I was asked to accompany a writer for the trip in May, and he has contacts through importing speciality brands from Mexico to the UK. Brand distilleries we visited included Derrumbes Rey Campero, Real Minero, Alipus and Del Maguey. We visited a broad variety of distilleries making tequila, raicilla, and mezcal, in Jalisco, Michoacan, and Oaxaca. Michoacan was fascinating as it is a newly certified mezcal- the first in the region, (producing for Derrumbes). Until recently they have had to call their spirit ‘distillate of agave’.

When I went in 2013 I spent a long time looking at each step of the process focusing predominantly on Justino. I stayed at his house with his family, including his father and son- ( who had previously run the distillery, and who he will pass it on to). The more recent trip was a whirl wind, sometimes driving to see two or more distilleries in a day and stopping regularly to photograph fields and different varieties of agave growing wild at the side of the road.

What interests you most about the world of mezcal?

While I was in Oaxaca I got to meet a lot of the creative community. Speaking with them, as well as mezcal makers, it is fascinating to learn about the cultural history of mezcal, and how it is represented creatively (and perhaps informs creativity). I would like to make a further study into the relationship between mezcal and the arts in Oaxaca.

Have these photos appeared elsewhere?

A selection of photos from the first trip are on permanent display in the Charlotte Street branch of the restaurant Wahaca in London, Wahaca’s in house magazine also published an article about the work, and the Express newspaper covered the exhibition opening. An installation of 200 pictures was shown at Taller Espacio Alternativo in Oaxaca and subsequently at the London School of Economics as part of a week of lectures focusing on Mexico.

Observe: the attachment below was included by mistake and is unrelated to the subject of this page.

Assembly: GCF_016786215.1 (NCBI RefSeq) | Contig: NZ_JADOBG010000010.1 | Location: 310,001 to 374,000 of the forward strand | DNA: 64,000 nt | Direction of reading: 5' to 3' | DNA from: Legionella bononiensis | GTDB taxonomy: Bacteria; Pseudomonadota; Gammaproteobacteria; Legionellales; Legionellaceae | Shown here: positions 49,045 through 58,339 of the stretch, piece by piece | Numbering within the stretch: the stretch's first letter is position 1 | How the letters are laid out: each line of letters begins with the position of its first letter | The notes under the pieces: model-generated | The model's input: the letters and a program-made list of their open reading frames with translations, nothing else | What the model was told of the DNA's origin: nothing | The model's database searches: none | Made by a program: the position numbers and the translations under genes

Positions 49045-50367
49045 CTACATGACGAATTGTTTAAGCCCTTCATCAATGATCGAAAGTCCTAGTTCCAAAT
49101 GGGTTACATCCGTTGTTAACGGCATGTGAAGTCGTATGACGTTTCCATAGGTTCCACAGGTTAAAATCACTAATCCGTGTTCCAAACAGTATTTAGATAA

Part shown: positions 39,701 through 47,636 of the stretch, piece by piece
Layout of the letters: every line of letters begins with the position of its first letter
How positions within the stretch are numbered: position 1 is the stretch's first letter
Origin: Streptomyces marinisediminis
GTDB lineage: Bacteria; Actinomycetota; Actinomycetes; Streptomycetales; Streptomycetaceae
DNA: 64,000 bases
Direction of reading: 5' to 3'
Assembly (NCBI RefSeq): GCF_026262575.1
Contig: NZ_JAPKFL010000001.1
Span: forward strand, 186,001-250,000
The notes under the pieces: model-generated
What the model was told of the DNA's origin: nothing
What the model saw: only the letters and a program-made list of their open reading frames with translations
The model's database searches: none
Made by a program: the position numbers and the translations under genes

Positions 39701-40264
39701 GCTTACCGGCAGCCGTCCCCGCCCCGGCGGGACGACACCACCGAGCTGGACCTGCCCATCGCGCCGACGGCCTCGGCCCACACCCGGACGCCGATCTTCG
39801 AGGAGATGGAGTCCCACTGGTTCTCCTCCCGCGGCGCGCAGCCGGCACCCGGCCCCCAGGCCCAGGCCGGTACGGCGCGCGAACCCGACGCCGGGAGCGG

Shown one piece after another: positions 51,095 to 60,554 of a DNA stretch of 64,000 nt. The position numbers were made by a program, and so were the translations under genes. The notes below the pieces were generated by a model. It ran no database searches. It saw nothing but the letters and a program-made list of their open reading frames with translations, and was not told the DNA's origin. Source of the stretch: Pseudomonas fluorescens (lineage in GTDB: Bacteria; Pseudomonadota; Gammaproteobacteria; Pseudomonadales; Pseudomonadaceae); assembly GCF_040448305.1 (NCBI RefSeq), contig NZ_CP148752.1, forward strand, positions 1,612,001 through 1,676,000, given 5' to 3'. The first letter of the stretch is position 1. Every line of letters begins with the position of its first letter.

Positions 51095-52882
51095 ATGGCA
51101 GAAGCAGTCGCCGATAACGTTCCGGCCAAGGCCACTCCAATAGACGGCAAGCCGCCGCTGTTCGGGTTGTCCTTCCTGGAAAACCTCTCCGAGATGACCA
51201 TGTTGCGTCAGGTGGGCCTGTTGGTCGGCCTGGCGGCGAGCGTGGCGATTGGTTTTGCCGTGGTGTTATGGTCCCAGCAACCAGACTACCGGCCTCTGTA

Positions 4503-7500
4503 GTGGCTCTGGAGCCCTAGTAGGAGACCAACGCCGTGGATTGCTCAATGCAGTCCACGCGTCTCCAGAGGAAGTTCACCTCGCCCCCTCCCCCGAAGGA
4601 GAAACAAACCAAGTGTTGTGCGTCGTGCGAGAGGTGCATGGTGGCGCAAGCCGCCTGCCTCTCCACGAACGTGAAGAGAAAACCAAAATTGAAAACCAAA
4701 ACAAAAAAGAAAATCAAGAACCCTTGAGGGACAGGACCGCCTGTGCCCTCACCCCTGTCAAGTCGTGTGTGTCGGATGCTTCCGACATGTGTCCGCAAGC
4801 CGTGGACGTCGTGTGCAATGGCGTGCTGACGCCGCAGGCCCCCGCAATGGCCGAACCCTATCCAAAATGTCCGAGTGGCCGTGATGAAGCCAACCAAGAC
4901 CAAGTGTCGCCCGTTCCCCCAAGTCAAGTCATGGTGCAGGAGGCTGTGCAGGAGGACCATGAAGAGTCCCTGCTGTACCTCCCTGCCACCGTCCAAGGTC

Any plans to return to Mexico for another series on the world of mezcal or something else?

I am returning to Mexico in July of 2014 to work with Puente, a charity working to reintroduce amaranthe into the Oaxaca area. This will be alongside working with and documenting an artist residency focusing on nutrition and ‘first foods’ in the area such as amaranthe and corn. Hopefully this residency will become an exchange, as we have found accommodation and work space to offer 5 Mexican artists in the uk.

I think there will be more mezcal related work in the future (I hope so).

Read about mezcal in style

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Why wear pajamas while reading Mezcalistas when you can wear our brand spanking new t-shirts instead? We have three prints in a multitude of colors. All are hand screen printed in the Mission and come in both male and female sizes. Not only will you look good, you’ll be a bona fide conversation starter. Lest we lay on the sales sauce overly thick, these things are the perfect holiday gift. Act now! Just go to our Etsy storefront.

Music+Art+Mezcal=Fun

A tremendous thanks to all of you who stopped by Sub-Mission Gallery this past Saturday for our Music.Art.Mezcal. extravaganza. It was a dream come true to organize an event like this. For me, I can’t imagine mezcal existing in a vacuum without music, art and food to accompany it. It’s personal for sure and goes back to that moment in time in 2003, in the panteon in Oaxaca, surrounded by Dia de los Muertos altars, banda musica, dancers and a bottle of mezcal being passed around.

Of course a huge thank you to the artists whose work adorned the walls: Calixto Robles, Joaquin Newman, Txutxo Perez, Lapiztola Stencil, Yescka, Lorena Zertuche, Viet Chévez and Knut Hildebrandt. All of the art is for sale, so if you see something in the below gallery that catches your fancy, let us know and we’ll connect you with the artist!

We were also blessed with delicious mole and empanadas from Soul Cocina and a mezcal mocha banana creme brulee from The Creme Brulee Man that was heaven on earth.

Max and I had a great time talking mezcal, sharing the stories (and tastes) of mezcal from Don Pedro Garcia, Reyna Sanchez (Reinita) and Mezcal Tosba.

Check out the great photos that hopefully capture the energy of the night. There is something potent and magical about the combination of food, art, music and mezcal. We are hoping this is the first of more – and in fact, plans are underway for another extravaganza at the end of July.

Again, thanks for such a fun night!

Art by Yescka

Art by Yescka

Photos by Knut Hildebrandt

Photos by Knut Hildebrandt

Los Magueyes by Lorena Zertuche

Los Magueyes by Lorena Zertuche

Photos by Viet Chévez

Photos by Viet Chévez

Lapiztola Stencil

Lapiztola Stencil

El tigger by Lapiztola Stencil

El tigger by Lapiztola Stencil